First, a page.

ExxonMobil also has subpoenaed in the Texas lawsuit some of the non-profit organizations and lawyers who have provided Healey and Schneiderman with information and expertise regarding the matter.

Healey said she would “vigorously oppose” Judge Kinkeade’s order for her to be deposed. “Our position in this ligation is that the authorities in Texas, and specifically the federal court down there, has no jurisdiction over state attorneys general and the work of their offices,” Healey told reporters in Boston on November 21. “It’s been disappointing to see Exxon fight the request for basic information. Our job as attorneys general is to be able to ask questions.”

Healey filed a motion asking the judge to reconsider his rulings. On December 6, 2016, Healey petitioned the United States Court of Appeals for the 5th Circuit for a writ of mandamus to reverse the order.

Schneiderman, as well as the outside groups and lawyers, are also opposing Exxon’s efforts to take discovery in the Texas case. (Disclosure: I have advised some of these groups.)

On December 9, Judge Kinkeade denied Healey’s motion to suspend Exxon’s discovery in the case pending review by the 5th Circuit and also denied Schneiderman’s motion to quash discovery.

On December 9, Schneiderman filed a motion with Judge Kinkeade to stay discovery against him pending appellate review — the same type of motion that Kinkeade had denied Healey earlier that same day.  In his papers, Schneiderman said that he intended to seek mandamus before the 5th Circuit on December 12.

On December 12, Judge Kinkeade issued a one-line order cancelling his prior order that Healey be deposed on December 13.  The judge did not block any other discovery or indicate whether or when he would revisit the issue of deposing Healey.

ExxonMobil’s lawsuit is a virtually unprecedented effort by a corporation to sue and investigate state prosecutors who are conducting an investigation of that corporation. Although Judge Kinkeade stated that he found sufficient grounds for ExxonMobil to investigate whether the AGs had acted in bad faith, in fact the AGs have been engaged in activities that are commonplace and entirely appropriate for state prosecutors: (1) cooperating with AGs from other states, (2) consulting with experts about possible unlawful activity, (3) seeking documents to investigate that activity, and (4) speaking in public about the matters under review.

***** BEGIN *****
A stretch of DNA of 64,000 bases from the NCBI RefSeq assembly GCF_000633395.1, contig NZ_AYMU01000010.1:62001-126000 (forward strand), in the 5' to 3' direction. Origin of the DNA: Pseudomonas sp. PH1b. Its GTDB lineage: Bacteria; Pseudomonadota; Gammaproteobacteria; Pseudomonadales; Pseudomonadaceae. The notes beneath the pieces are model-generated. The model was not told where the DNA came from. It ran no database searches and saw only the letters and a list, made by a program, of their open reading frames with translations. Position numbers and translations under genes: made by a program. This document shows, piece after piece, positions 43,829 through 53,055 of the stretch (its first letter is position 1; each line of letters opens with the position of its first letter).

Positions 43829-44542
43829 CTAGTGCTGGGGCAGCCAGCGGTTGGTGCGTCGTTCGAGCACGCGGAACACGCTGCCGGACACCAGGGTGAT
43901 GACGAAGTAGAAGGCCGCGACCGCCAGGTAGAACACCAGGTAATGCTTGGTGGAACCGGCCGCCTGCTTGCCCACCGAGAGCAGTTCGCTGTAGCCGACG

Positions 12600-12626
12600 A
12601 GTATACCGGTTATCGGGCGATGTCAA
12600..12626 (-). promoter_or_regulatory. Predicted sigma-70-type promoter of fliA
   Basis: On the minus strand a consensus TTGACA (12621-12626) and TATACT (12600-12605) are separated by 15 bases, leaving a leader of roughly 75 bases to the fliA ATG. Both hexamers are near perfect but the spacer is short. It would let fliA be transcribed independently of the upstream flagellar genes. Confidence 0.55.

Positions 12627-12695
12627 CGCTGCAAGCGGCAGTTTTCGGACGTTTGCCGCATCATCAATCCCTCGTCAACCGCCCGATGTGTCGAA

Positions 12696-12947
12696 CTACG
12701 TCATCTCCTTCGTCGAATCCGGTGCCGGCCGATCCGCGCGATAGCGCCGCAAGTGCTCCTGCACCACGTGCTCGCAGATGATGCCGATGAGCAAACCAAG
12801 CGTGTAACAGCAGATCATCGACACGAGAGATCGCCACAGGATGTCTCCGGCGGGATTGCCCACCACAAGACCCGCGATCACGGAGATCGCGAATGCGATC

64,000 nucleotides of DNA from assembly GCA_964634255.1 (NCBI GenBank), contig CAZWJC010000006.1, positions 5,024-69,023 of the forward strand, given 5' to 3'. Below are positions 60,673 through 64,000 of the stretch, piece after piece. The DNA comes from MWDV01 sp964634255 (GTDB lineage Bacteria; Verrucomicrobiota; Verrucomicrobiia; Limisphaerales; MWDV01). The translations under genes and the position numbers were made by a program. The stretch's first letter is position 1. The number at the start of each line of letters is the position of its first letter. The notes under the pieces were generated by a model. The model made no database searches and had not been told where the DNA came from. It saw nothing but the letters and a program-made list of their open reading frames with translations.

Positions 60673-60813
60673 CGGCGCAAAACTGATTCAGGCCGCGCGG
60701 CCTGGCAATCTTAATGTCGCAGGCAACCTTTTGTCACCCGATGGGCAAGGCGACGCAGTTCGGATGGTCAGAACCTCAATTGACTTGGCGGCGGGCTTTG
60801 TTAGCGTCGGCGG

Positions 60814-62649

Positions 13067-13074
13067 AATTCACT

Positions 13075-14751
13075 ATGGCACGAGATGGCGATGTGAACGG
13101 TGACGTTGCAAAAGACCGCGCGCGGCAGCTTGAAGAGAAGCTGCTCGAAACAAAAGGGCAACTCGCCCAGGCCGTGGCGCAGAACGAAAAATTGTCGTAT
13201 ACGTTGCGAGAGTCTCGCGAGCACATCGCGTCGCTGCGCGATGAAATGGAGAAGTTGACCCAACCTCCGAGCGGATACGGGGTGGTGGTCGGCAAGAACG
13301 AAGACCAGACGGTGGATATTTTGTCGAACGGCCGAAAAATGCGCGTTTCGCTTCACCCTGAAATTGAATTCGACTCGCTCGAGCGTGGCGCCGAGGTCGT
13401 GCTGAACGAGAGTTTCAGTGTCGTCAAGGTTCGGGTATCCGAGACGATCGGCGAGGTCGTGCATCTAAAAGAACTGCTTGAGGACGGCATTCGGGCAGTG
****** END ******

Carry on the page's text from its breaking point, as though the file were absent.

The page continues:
To the extent that ExxonMobil has substantive and procedural objections to the attorneys general demands for information, it has every right to raise those objections in the Massachusetts and New York state courts, and indeed ExxonMobil is already doing just that.

ExxonMobil now also faces an investigation from the U.S. Securities and Exchange Commission, initiated in August 2016, examining a similar set of issues. In addition, in January 2016, the U.S. Department of Justice, responding to a congressional request to investigate ExxonMobil, referred the matter to the FBI.

Meanwhile, U.S. Representative Lamar Smith (R-TX), chairman of the House Science Committee, has subpoenaed documents from Healey, Schneiderman, and other state attorneys general, as well as lawyers and outside groups connected to the ExxonMobil matter. Over the summer, Smith held a committee hearing regarding his demands.  For the most part, the AGs, groups, and attorneys have declined to provide any information in response to the subpoenas.

UPDATE 12-14-16: The U.S. Court of Appeals for the 5th Circuit yesterday dismissed Healey’s mandamus petition and motion for a stay of Judge Kinkeade’s orders as moot, meaning overtaken by events. It’s unclear how the 5th Circuit judges think Healey’s claims are moot, when all Judge Kinkeade did was cancel the deposition of Healey set for December 13; he didn’t expressly stop all the other discovery that was part of Healey’s motion. However, when he cancelled the Healey deposition, Judge Kinkeade issued a separate order directing all parties to submit new briefs by January 4 on the issue of whether his court has personal jurisdiction over the two AGs — suggesting he might be reconsidering issues in the case.

UPDATE 12-15-16: This morning Judge Kinkeade has issued a one-line order: “The Court hereby stays all discovery pending further order from this Court.” Coupled with his order Monday cancelling Exxon’s deposition of Attorney General Healey, this represents a dramatic reversal by Judge Kinkeade of his unusual prior rulings favoring ExxonMobil.  The reversal came after Healey had petitioned the U.S. Court of Appeals to block Kinkeade’s orders (and of course after Trump’s nomination of Tillerson increased public scrutiny of the matter).
But this could be only a temporary reversal while Judge Kinkeade reconsiders some of the legal issues, including whether he has jurisdiction over the AGs in the first place.

This article also appears on Huffington Post.